The U.S. is suffering from the worst job market in decades and by every credible economic projection that I have seen, high unemployment is likely to be around for years. Starting up the job market again is kind of like starting a fire by rubbing 2 dried pieces of wood together-you have to rub hard, you need plenty of tinder and you better be prepared to rub for a long time.

The two pieces of wood, so to speak, and the only two pieces of wood that are available now, are government incentive programs like cash for clunkers. This government incentive, temporary though it was, was effective in adding about 1.2% to 3rd quarter GDP on an annualized basis.

So, what’s needed now is many more of these programs, and I’d like to offer up a few ideas. And aside from the issue of whether global warming is happening or not, I would like to see these incentives tied to anything that will help the environment because less pollution is a good thing that will only help everyone. Old, worn out energy-inefficient devices should be exchanged for new, energy-efficient models.

  1. Cash For Appliances
  2. Cash For Computers
  3. Cash For Heating and Cooling Systems
  4. Cash for anything that makes buildings more energy efficient (windows, light bulbs, insulation, etc.)

On the tax side, because boosting consumption will help boost the demand for workers, the government should allow a deduction for a portion of interest expenses on purchases made with credit in the same way that mortgage interest is deductable for homeowners.

Putting more money in the hands of workers will also boost consumption, so certain allowing deductions for expenses involved with their job will also likely have a direct effect on how much people spend. Businesses can take deductions for business expenses so why shouldn’t this be available for ordinary workers as well?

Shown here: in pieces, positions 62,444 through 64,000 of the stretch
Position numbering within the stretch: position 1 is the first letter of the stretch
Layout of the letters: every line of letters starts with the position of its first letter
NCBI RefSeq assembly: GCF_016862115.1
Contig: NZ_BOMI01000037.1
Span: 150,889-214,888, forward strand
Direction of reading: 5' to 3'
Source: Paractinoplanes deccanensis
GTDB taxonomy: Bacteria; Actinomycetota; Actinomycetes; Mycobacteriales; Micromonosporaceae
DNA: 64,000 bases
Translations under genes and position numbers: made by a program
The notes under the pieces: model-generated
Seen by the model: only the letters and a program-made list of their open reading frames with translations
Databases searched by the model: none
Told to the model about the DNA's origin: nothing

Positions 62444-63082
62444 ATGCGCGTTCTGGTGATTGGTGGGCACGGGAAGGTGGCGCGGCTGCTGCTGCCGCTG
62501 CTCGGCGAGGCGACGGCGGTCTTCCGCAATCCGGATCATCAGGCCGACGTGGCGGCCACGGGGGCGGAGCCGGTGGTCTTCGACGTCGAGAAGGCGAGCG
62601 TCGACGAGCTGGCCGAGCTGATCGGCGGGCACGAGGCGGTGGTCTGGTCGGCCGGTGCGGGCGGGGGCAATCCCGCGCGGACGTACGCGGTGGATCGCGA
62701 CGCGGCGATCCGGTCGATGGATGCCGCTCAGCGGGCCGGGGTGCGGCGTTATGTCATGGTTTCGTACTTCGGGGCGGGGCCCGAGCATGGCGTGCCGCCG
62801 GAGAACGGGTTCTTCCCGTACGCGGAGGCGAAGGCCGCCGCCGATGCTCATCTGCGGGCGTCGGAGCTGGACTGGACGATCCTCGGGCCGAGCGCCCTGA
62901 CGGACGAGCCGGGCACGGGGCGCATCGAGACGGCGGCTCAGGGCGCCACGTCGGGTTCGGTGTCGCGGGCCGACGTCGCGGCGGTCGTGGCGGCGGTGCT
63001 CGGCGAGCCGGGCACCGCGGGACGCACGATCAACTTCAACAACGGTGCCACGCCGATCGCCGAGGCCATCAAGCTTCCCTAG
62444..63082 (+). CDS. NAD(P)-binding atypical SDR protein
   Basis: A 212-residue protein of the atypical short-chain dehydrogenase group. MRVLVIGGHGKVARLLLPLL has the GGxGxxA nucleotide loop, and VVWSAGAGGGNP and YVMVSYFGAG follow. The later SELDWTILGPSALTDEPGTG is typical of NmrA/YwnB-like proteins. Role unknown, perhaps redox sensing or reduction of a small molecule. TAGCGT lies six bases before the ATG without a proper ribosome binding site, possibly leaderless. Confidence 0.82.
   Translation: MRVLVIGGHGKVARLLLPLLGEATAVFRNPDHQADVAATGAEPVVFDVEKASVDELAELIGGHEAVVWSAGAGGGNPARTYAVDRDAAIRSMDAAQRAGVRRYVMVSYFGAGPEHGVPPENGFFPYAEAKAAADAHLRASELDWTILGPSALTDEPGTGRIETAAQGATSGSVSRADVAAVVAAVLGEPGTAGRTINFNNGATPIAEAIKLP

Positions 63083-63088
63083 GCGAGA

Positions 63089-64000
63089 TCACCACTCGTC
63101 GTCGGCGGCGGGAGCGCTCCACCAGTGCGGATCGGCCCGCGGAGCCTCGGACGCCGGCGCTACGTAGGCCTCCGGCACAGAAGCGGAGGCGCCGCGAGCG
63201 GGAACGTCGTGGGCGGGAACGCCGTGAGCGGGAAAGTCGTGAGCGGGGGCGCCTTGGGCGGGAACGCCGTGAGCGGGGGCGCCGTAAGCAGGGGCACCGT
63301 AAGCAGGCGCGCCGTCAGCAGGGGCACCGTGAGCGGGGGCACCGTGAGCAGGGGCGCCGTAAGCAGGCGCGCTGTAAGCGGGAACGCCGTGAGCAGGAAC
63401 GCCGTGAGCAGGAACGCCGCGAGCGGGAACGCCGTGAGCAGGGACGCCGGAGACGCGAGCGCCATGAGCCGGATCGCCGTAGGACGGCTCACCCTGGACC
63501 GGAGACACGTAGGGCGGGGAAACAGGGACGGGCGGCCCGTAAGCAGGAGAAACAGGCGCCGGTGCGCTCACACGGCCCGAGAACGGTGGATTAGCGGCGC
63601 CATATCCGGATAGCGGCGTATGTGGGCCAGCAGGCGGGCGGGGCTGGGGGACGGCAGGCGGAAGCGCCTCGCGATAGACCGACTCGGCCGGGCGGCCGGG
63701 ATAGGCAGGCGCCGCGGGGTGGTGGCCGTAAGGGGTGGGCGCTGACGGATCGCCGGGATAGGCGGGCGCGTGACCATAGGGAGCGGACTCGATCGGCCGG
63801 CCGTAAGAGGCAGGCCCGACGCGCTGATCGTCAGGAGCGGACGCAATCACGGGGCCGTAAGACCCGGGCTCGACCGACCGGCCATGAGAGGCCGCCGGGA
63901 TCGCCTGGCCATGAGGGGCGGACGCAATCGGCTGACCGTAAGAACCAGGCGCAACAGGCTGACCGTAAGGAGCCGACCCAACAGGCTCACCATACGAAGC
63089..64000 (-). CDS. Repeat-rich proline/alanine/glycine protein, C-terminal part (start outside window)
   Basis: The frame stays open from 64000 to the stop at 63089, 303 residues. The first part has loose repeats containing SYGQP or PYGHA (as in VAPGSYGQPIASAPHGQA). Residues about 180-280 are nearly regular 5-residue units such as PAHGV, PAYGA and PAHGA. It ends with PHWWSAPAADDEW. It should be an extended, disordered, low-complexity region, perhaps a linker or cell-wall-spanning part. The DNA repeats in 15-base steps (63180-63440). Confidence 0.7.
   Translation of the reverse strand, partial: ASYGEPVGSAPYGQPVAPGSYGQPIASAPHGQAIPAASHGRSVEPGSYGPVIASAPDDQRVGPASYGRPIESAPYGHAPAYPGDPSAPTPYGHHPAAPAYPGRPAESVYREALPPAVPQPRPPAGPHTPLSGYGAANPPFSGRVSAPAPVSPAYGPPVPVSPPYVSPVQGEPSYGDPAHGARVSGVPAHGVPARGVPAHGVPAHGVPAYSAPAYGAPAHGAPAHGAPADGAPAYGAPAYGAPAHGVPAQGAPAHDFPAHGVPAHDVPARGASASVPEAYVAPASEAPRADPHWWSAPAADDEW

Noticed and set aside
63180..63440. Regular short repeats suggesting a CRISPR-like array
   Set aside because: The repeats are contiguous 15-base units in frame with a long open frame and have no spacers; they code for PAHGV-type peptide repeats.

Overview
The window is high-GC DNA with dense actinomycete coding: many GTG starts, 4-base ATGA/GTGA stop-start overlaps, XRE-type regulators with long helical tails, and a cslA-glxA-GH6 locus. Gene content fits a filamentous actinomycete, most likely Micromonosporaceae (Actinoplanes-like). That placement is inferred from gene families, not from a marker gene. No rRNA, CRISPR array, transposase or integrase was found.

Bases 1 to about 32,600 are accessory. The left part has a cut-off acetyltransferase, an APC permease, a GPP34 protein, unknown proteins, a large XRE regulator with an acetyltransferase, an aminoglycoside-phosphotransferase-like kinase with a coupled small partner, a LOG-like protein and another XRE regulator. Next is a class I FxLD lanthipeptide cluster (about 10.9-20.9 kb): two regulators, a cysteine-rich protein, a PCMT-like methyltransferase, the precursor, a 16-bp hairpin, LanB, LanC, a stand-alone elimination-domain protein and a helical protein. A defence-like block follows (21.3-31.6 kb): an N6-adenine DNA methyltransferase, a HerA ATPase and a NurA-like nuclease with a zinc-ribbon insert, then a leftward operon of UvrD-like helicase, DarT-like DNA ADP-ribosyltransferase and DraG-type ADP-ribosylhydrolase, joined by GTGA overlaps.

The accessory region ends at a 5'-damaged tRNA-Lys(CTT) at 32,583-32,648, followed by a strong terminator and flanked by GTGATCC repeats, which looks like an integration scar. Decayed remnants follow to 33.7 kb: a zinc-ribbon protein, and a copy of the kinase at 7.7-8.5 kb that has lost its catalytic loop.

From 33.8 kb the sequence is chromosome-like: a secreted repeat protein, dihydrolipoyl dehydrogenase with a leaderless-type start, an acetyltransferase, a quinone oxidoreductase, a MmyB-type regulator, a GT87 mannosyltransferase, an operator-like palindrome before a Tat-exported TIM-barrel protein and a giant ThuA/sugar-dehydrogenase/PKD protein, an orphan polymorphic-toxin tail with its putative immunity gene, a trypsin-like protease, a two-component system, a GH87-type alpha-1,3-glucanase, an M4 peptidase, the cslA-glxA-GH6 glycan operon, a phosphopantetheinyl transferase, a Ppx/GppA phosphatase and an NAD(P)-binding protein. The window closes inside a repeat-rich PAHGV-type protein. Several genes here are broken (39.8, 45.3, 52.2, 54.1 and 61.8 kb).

So, deductions should be allowed for transportation, clothing and other equipment people need to do their jobs.

These programs need not be permanent. But since the jobs market is likely to stay weak for years to come, government needs to step in now and do everything possible to get the “fire” going because at this point, government is about the only game in town.

From a global perspective, boosting jobs and consumer spending is incredibly important if the U.S. is going to be able to meet its fiscal obligations. As economist Paul Krugman said the N.Y. Times today, “expenditures will consistently grow faster than revenue, eventually leading to a debt crisis,” due in large part an increase in the costs associated with Social Security.

Krugman is arguing that reigning in health care costs with heath care reform legislation is going to be essential in accomplishing this and I agree with him. But the facts are that no matter what happens the U.S. will always remain a big borrower, which implies that there will be a dependence on foreigners to purchase Treasuries.

Governments like China need to do this because they require a safe place to park their reserves. Those reserves exist because U.S. consumers buy their exports. If the U.S. consumer spends less, there will be less need for exporters to buy Treasuries and help fund U.S. debt.  And while the U.S. needs to decrease its dependence on foreign governments to fund a portion of the debt, “pulling the rug out’ could lead to a debt and currency crisis that would make today’s unemployment rate look tame in comparison.